DVD: Above Us the Waves (1955)

July 11, 2017 | By

Film: Very Good

Transfer:  Good

Extras: n/a

Label:  VCI Entertainment

Region: 1 (NTSC)

Released:  May 17, 2011

Genre:  War / Drama

Synopsis: Strong, claustrophobic docu-drama of Britain’s midget submarine program and the plot to sink the mighty Nazi battleship Tirpitz.

Special Features:  (none)




Based on the 1953 best-selling book by Charles E.T. Warren and Thornton Warren, this dramatization of Britain’s midget submarine program to sink Nazi Germany’s Tirpitz battleship proved very successful at the box office, and was reportedly a pet project of producer William MacQuitty.

The Tirpitz was as big (and a little heavier, due to heftier guns) than the Bismarck; deadly with her mass and guns, but also a giant target that wasn’t so easy to hide. Over her lifespan from hull construction in 1936 to completion in 1941, she endured several attacks until she was sunk in a 1944 air battle, after which she lay nestled in a Norwegian fjord until salvage units scrapped her.

MacQuitty’s film covers Operation Title, in which a trio of X-Craft subs were tugged to Norway’s marine border, and advanced from separate angles to reach the Tirpitz and leave timed munitions under her belly. Not unlike Fox’s The Frogmen (1951), the drama is almost exclusively on the teams who train, ready, and execute their underwater bombing missions. Both films enjoyed navy cooperation, and in the case of Above Us the Waves, the cast is often seen in real locations using actual gear and sub reproductions to track the evolution from jovial recruits to nervous soldiers, cramped in tight quarters with zero radio contact capabilities.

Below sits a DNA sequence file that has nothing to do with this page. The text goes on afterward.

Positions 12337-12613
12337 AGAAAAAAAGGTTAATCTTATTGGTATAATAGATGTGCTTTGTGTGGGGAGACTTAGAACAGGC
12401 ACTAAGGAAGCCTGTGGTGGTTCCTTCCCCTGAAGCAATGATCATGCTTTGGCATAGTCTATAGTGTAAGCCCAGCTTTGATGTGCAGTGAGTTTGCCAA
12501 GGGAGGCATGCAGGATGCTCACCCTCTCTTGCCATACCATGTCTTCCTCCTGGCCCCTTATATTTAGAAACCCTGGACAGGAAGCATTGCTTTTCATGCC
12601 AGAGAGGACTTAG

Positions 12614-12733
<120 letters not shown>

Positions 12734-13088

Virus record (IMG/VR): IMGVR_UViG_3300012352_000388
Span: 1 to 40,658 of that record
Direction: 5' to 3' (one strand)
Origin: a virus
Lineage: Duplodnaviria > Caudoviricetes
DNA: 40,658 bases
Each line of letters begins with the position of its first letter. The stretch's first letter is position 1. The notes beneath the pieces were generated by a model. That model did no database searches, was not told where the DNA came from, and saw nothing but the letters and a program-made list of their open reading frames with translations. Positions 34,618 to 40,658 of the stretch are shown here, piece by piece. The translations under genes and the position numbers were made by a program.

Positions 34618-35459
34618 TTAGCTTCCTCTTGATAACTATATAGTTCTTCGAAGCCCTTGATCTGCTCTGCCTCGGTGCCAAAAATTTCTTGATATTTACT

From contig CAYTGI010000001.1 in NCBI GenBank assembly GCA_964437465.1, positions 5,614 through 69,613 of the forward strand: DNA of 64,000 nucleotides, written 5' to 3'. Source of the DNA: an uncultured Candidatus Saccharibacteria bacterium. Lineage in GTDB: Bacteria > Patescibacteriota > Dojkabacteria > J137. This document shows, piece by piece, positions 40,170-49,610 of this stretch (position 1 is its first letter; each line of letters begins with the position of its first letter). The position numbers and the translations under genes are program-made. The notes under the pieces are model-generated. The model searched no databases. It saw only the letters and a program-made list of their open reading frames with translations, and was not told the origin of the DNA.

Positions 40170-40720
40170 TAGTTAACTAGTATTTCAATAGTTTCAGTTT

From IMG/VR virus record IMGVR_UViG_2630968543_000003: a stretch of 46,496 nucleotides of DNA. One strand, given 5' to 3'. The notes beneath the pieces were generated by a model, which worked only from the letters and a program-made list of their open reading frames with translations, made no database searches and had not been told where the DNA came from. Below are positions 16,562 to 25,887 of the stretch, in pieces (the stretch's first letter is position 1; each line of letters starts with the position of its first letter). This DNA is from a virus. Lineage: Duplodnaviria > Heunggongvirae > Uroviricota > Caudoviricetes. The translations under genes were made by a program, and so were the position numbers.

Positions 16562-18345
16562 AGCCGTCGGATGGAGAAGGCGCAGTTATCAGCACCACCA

A few tense sequences precede the Tirpitz mission, including the changing of crews as the small subs are tugged through rough waters, and the sudden appearance of a mine that’s repelled in a most unusual manner by a crewman – a real-life medal-awarded act of heroism. Once the men head for the battleship, Above becomes an intensely claustrophobic drama, especially since the only means of verifying their position is a small periscope; lose the eyes and if forced to remain underwater, a craft becomes dead in the water.

One by one they approach anti-sub and anti-torpedo nets before reaching the massive craft, and ingeniously plant their charges before heading out. Not everything goes to plan, and that’s where the details magnify the danger of the mission, as the men are literally reliant on basic mechanics and quick wits  and action to save themselves from drowning and other truly awful terrors.

John Mills is the headlined star, but Robin Estridge’s script is fairly democratic in giving each crewman screen time and important business, including a young Anthony Newley, future composer of the famous Goldfinger theme. Also spotted in the cast playing a schnapps-offering German is Walter Gotell (The Spy Who Loved Me), and co-starring along Mills is John Gregson (Genevieve) and James Robertson Justice (Moby Dick) as Admiral Ryder.

MacQuitty reportedly supervised the tense, finely detailed underwater scenes, but Ralph Thomas (Doctor at Sea) balances intense scenes with small bits of occasional dry humour, and some inventive interior sub setups that convey the tiny subs’ movements as they whir, glide, dive, and surface like tiny air balloons fighting gravity and pressure.

Ernest Steward’s cinematography is gritty and always bears a documentary quality, while Arthur Benjamin’s score never dips into overt heroic theme statements, sticking to screen action and adding to the danger of the underwater drama. Augmenting the documentary feel is having all Nazi soldiers converse in proper German (not gibberish), without subtitles.

VCI’s transfer is a bit of a mixed bag, because while the source print is nice and the details are clean, the PAL to NTSC conversion has that awful strobing effect whenever the camera pans across vertical figures and objects, or there’s left-to-right character movement. The flaw’s tolerable only because the film is so good, but this is a transfer in need of a redo, preferably accompanied by extras that contextualize the historical drama, the mission, the film’s exceptional production, and shaky rear projection segments excepted, fairly impressive visual effects.



© 2017 Mark R. Hasan



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Category: Blu-ray / DVD Film Review

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